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The prize is right: Authors on winning an unpublished manuscript prize

How does winning an unpublished manuscript prize affect the careers of debut authors? Jackie Tang talks to two recent winners.

It’s difficult to ignore the sheer number of unpublished manuscript awards in Australian publishing. In the past two years alone, more than five houses have launched or partnered on a manuscript prize, from small publishers such as Magabala Books and Fremantle Press to multinationals like HarperCollins and Penguin Random House.

Notably, two of the longest-running prizes are for children’s writing: the Text Prize for Young Adult and Children’s Writing, which was launched in 2008, and Hardie Grant Egmont’s Ampersand Prize, which emerged in 2011. Both have launched the careers of successful children’s authors such as Richard Newsome, Leanne Hall, Erin Gough and Melissa Keil.

For Nina Kenwood, winner of the 2018 Text Prize for her contemporary YA debut It Sounded Better in My Head (August), entering the award was always the goal: ‘I started working on it in 2016 … always with the idea that I wanted to enter [the prize].’ Kenwood’s industry experience as the marketing manager for Melbourne independent bookstore Readings (where, full disclosure, this writer is currently employed) made her keenly aware of her options. ‘I was completely unpublished, and I had never entered any short story collections or anthologies,’ she says. ‘I had no track record, so if I was to approach an agent, I really had no hook, no CV as a writer. When I entered, at best I thought I might get shortlisted. Then I would have something that I could build on and use to approach an agent. I never actually thought I would win it.’

Kenwood laughs that she originally feared her book wasn’t ‘literary enough’ for the publisher. ‘I had no sense of where my writing falls—is it more commercial? Is it more literary? But if you look at what [Text] did with The Rosie Project, and the way they can support a commercial romantic comedy while at the same time publishing the likes of Helen Garner and Elena Ferrante, you can tell they have the ability to work across different genres and readerships.’

Quality and quantity

Text’s past 11 winners certainly reflect the breadth Kenwood describes, from fantasy to memoir, to coming-of-age. Text editor Jane Pearson feels quality is the common denominator: ‘We’ve published such strong winners—and shortlistees—that the prize very quickly became recognised as an indicator of quality, and readers and booksellers were keen to get their hands on each new winner.’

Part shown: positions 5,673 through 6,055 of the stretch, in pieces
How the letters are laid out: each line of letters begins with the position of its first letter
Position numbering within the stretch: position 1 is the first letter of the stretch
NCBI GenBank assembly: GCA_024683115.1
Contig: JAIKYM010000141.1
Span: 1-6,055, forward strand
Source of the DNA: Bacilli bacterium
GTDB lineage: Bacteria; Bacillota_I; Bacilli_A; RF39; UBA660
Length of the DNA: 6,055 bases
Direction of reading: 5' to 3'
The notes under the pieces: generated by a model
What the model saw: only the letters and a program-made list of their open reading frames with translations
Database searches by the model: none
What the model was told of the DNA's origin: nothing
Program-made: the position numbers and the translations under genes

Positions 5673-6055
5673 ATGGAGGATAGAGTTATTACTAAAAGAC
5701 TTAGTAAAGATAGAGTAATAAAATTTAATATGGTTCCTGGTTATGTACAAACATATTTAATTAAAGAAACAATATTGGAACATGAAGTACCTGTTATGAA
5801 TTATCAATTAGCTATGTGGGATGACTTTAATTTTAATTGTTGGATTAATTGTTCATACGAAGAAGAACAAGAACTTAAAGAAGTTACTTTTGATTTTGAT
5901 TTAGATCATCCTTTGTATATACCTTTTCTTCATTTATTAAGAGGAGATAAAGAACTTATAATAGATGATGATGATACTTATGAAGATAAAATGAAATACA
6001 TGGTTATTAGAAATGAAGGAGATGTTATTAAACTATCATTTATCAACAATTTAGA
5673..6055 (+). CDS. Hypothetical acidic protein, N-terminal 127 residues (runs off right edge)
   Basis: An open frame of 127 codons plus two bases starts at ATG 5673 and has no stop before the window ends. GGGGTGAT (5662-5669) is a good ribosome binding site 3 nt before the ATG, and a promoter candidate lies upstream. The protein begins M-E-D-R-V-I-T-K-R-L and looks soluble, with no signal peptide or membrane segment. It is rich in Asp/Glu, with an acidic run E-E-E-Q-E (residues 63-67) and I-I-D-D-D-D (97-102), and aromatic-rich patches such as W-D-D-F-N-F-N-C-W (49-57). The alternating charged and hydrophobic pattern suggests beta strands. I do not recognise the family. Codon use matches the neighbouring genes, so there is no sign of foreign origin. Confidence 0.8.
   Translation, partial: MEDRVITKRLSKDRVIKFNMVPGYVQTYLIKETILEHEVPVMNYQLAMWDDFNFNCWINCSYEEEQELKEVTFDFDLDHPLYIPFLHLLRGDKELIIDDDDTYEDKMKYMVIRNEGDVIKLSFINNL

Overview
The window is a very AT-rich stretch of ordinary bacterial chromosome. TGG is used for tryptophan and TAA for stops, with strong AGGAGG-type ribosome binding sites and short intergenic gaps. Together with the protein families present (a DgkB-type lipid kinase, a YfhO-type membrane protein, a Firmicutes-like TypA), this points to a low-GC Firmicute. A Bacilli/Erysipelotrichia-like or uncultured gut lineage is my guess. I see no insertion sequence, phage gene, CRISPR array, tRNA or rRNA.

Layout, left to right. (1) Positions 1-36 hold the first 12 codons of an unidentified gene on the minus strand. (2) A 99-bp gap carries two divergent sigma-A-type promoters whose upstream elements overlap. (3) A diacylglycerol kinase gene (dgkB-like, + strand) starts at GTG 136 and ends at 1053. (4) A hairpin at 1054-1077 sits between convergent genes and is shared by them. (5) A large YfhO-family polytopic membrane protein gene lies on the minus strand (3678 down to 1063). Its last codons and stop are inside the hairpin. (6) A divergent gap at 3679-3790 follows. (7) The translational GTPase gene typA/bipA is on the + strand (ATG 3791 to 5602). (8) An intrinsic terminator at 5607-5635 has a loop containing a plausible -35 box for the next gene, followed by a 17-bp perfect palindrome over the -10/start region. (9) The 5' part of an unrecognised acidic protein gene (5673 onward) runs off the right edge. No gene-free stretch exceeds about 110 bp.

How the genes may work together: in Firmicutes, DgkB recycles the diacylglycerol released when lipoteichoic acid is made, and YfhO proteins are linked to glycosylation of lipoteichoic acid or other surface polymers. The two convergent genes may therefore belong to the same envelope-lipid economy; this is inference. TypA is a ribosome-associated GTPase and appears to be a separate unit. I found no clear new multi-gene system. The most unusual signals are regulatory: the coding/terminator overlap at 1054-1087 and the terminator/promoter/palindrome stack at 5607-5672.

Effective marketing is also a priority: ‘We put all our muscle into promoting the prize, from the moment we make the call for entries, to the announcement of the shortlist and the Text Prize party to award the winner,’ says Pearson. ‘We send bound proofs far and wide ahead of publication to make sure booksellers and influencers are on board.’

Pearson says both the quantity and quality of entries has steadily risen over the prize’s lifespan—this year submissions numbered nearly 300. More finalists are now being offered contracts, including all four shortlistees in 2017 and last year’s finalists Catherine Jinks and Davina Bell—notably, both are already recognisable names. Asked if she sees any trends among the submissions, Pearson says, ‘We’re seeing more middle-grade lately, but the majority of submissions are [still] YA. There’s always lots of fantasy.’ She also teases that the publisher may open up the prize to graphic novel submissions.

Not-so-middle of the pack

Capitalising on the rise of middle-grade, 2016 Ampersand Prize-winner Rhiannon Williams was ‘banking on the fact that my book (Ottilie Colter and the Narroway Hunt) was different from the previous winners. There had never been a middle-grade winner or a fantasy like mine.’

Williams had been submitting a different manuscript to agents and publishers for two years before entering and winning the award. She first heard about the prize at a writers’ festival panel featuring previous winner Erin Gough, and says the quality of the past winners has been significantly beneficial for her debut. ‘The biggest advantage of getting published [through the prize] is being associated with the previous winners,’ she says. ‘Melissa Keil, Erin Gough and Cally Black are all such amazing writers. They’ve done so well with their Ampersand novels and their work since. It shows that Hardie Grant Egmont really know what they’re doing, and I have heard that some people picked up my book because they were interested in reading an Ampersand Prize-winner.’